Cloud timetabling isn't Anywhere, it's here!
At CELCAT’s recent International User conference I had the privilege of announcing the launch of CELCAT’s new cloud service, Timetabler Connect.
Connect is designed to host Timetabler 10, Calendar 3 and the web API in the Microsoft Azure cloud.
We look forward to making future announcements about the release of these applications for private cloud and on-premise environments. For now, our focus is on developing CELCAT’s 5th generation timetabling tool for our cloud environment.
The launch announcement highlighted the synchronicity between hardware and software advances and Timetablers development. Over the past 30 years Timetabler has experienced several quantum leaps forward.
1st generation timetabling
This occurred BC, Before CELCAT. It covers manual and paper-based timetabling, as well as the use of Word tables and Excel spreadsheets.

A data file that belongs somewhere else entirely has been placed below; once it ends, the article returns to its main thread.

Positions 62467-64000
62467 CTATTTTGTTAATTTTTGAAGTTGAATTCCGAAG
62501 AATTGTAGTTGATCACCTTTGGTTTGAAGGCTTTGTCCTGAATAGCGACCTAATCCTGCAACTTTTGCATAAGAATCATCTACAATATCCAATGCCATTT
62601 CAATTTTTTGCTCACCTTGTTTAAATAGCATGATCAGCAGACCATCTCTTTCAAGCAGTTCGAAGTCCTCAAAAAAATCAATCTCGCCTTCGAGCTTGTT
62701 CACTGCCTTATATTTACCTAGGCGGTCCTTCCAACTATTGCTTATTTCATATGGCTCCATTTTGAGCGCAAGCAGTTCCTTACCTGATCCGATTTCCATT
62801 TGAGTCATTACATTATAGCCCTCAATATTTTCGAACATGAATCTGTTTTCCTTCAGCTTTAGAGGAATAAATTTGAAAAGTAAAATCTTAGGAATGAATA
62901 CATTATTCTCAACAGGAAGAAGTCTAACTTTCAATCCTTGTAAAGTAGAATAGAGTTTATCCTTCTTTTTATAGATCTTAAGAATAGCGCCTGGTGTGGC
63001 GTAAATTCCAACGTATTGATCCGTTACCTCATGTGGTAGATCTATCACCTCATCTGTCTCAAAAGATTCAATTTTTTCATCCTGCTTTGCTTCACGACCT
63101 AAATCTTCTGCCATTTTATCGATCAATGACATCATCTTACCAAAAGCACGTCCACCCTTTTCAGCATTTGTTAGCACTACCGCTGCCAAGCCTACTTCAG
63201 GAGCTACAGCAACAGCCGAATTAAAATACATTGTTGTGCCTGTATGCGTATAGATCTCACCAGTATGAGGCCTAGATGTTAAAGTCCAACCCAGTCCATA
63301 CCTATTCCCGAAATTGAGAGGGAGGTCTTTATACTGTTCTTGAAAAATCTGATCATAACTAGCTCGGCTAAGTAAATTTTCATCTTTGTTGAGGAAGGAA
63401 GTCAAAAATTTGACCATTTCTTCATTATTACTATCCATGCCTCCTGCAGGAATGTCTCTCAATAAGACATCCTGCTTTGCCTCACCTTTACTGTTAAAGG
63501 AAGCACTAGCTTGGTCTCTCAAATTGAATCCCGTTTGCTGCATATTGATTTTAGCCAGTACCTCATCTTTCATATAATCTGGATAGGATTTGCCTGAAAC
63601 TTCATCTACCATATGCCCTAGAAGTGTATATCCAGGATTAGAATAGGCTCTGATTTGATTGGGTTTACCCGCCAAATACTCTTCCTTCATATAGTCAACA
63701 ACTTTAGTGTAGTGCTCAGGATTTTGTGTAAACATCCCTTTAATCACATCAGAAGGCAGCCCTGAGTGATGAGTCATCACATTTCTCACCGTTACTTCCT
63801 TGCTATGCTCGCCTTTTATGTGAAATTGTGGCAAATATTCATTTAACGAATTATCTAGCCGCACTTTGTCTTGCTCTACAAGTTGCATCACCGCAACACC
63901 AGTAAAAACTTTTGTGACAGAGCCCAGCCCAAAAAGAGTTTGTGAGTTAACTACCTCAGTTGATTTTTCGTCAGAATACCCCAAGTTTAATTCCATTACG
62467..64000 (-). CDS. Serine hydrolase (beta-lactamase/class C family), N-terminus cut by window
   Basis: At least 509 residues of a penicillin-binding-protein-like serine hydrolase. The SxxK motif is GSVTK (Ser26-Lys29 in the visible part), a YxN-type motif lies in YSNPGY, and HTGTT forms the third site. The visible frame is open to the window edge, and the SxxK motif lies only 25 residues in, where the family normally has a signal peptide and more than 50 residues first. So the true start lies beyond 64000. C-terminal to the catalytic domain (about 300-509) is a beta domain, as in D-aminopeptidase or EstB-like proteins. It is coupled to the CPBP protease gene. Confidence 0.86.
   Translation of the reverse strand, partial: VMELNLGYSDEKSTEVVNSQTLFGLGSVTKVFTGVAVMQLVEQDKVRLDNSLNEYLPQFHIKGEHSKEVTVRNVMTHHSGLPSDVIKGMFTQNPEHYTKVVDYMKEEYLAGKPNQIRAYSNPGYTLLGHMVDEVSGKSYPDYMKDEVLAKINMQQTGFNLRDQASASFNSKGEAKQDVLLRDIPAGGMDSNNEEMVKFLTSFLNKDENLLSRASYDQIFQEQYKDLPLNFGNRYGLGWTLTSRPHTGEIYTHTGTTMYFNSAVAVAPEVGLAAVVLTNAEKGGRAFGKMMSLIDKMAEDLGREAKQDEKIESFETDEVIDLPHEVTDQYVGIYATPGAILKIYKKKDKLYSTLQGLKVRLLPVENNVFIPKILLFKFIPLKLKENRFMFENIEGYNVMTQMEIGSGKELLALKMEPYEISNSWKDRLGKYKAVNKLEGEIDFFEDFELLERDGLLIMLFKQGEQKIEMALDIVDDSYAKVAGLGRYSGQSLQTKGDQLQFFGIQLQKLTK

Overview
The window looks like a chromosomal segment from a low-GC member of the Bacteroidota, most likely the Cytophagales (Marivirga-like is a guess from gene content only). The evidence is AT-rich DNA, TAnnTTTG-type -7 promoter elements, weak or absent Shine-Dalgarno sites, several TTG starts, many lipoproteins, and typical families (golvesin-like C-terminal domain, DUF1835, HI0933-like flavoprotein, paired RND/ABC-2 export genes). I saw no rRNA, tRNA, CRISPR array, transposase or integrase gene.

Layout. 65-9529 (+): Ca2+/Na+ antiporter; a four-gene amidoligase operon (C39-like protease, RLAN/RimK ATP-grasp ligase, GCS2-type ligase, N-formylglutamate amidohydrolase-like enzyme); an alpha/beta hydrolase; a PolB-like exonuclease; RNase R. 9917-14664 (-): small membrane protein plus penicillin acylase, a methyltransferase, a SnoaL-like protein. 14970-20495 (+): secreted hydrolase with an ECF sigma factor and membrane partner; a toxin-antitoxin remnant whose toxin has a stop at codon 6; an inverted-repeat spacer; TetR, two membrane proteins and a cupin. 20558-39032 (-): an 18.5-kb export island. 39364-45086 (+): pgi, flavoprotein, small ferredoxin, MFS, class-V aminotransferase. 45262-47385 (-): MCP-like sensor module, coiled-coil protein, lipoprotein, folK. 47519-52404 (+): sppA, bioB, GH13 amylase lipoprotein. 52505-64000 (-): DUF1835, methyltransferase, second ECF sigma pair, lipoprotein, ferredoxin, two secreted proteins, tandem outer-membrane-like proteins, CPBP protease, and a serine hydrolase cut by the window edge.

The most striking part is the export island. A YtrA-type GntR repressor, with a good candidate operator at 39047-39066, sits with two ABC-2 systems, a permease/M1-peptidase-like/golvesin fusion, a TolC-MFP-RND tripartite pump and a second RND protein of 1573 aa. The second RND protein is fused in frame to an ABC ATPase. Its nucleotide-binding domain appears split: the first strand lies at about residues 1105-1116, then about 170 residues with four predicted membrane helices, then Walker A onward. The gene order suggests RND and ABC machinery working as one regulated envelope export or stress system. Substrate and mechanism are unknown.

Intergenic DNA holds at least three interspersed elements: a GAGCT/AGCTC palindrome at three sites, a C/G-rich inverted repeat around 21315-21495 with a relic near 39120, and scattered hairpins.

2nd generation timetabling
Timetabler 2 & 3 were single user clients created in DOS. They were basic and didn’t have a friendly GUI. Issues included no collaboration and a single point of failure.
3rd generation timetabling
Is comparable to Timetabler 4 and 5 where the software was rewritten on Microsoft Windows and used a Paradox database. These multi user clients provided limited access, improved performance and increased collaboration.
4th generation timetabling
Timetabler 6, 7, and 8 were major leaps forward. The industry standard SQL database was introduced along side Timetabler Live, a fully functional web client and course and exam scheduling.
5th generation timetabling
The expectation is that institutions can onboard to a cloud based timetabling application available to staff and students anytime, anywhere on any device. The headache of finding hardware to run the software on as well as the staff to manage is passed from the institution to the supplier.
Timetabler 10 will provide institutions with ultimate flexibility. It can operate in our Cloud environment using Connect and it can operate in your private cloud or on-premise. Although we are focused on using Microsoft Azure which is where we expect the database to be hosted for now, we will be looking at cost effective alternatives for hosting the applications.